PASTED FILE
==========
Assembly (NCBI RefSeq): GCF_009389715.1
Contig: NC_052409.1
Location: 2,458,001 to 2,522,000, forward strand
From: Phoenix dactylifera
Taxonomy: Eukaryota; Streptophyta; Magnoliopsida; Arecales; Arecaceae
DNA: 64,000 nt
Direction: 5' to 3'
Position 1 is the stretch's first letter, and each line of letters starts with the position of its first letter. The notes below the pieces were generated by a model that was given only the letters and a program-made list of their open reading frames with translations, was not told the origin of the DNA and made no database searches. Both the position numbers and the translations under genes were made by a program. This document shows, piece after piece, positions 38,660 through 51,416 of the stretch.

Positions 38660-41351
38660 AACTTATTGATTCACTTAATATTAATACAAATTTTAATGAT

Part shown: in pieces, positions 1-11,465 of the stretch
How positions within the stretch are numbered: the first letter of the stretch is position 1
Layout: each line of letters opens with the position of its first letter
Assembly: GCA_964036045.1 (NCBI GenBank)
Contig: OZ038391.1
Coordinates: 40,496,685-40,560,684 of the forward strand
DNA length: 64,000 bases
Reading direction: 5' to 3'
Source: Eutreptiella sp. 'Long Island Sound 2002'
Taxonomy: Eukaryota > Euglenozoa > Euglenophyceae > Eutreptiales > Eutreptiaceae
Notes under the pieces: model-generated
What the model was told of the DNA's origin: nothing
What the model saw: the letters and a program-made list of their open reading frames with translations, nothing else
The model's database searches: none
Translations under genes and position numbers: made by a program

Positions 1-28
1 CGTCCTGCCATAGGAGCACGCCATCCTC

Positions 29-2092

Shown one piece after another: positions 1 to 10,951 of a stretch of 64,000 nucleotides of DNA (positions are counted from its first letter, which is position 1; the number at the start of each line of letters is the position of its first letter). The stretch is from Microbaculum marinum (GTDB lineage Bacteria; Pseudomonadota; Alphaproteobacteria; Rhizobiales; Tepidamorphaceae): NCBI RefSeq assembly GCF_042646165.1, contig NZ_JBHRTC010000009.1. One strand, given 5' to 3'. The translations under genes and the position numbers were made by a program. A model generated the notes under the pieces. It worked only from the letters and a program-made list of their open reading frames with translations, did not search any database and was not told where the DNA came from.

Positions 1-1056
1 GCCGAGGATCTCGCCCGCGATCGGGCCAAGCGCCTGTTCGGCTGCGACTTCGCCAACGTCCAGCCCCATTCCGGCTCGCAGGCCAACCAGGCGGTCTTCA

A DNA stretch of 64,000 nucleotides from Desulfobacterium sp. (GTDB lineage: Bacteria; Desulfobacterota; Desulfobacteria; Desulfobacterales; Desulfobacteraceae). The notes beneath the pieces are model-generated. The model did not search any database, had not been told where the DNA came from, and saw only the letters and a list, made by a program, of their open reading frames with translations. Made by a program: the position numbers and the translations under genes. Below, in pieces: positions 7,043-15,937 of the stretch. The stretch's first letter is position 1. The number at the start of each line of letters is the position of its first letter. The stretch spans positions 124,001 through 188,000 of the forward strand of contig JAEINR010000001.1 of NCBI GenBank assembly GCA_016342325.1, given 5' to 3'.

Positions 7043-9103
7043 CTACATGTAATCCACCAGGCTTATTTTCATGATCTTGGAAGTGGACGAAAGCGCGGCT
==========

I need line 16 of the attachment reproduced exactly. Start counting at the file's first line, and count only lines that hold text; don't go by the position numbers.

Coordinates: 40,496,685-40,560,684 of the forward strand